However, I will give credit where credit is due and applaud President Ramaphosa’s decision to listen to the people and backtrack on this earlier mishap. Nonetheless, it has me questioning how many of the new cases of coronavirus that were confirmed during level four could have been avoided if not for this policy and other rules that only permitted certain activities during short time windows – leading to more concentrated gatherings.
Beyond that, I question the government’s foresight.
Have they really thought their decisions through? Do they play the scenarios out in their heads or are decisions made on a whim? If there had not been a public outcry over the exercise rules, would they have adjusted the policy? Or are ordinary South African citizens just smarter in general than our elected leader and his team of “experts”? The last question is one that is incredibly pertinent. We have lived for years under an incompetent government. But, unlike before, lives are at stake and we can’t afford this kind of incompetency.
Secondly, we have all seen the few small-minded Facebook warriors commenting that the sale of alcohol and cigarettes doesn’t affect them because they don’t drink or smoke. I suppose ignorance is bliss, but let’s take a brief look at the bigger picture. There have, and will continue to be, job losses of epic proportions. And not only in those two industries (I will get to that shortly). SAB alone, have estimated job losses of up to 2,000 (nearly 50% of their workforce) within their payroll, and another 75,000 jobs which could be adversely affected by the company’s supply chain.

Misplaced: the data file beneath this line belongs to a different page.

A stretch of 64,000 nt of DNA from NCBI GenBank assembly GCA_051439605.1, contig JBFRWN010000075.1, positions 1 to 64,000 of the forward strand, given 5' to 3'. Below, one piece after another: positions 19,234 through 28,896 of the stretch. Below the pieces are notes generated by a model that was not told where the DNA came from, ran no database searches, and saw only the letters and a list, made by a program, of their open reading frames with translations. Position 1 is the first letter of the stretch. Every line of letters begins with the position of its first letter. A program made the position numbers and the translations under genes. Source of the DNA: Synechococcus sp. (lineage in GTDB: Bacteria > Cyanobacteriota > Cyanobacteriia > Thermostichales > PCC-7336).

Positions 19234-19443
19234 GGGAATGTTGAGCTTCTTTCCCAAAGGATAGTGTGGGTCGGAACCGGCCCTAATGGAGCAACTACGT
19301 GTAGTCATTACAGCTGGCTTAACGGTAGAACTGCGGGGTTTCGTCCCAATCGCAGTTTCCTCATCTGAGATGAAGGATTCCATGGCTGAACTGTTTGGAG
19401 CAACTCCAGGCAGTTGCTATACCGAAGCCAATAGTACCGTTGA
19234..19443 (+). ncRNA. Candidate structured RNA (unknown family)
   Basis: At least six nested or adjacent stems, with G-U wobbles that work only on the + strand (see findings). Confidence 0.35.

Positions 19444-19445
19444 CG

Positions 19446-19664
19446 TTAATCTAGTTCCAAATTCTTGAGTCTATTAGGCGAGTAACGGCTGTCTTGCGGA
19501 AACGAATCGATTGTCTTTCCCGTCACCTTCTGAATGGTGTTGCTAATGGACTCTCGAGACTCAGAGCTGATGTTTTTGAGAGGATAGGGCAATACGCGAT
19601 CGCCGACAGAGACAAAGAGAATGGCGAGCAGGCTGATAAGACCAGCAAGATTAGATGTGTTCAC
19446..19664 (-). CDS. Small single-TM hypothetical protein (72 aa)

What about the little guys? The packers and stackers in the breweries and loading areas? Do you think they are safe if the bigwigs aren’t safe either? The simple answer is no.
There are similar projections within the Tobacco Industries. Also, companies that buy directly from alcohol and tobacco suppliers will close as they’re not allowed to sell these products. Are you still unsure of how this will all affect you? Quite simply put, those that lose their jobs will have less. That means less money to spend on luxury items.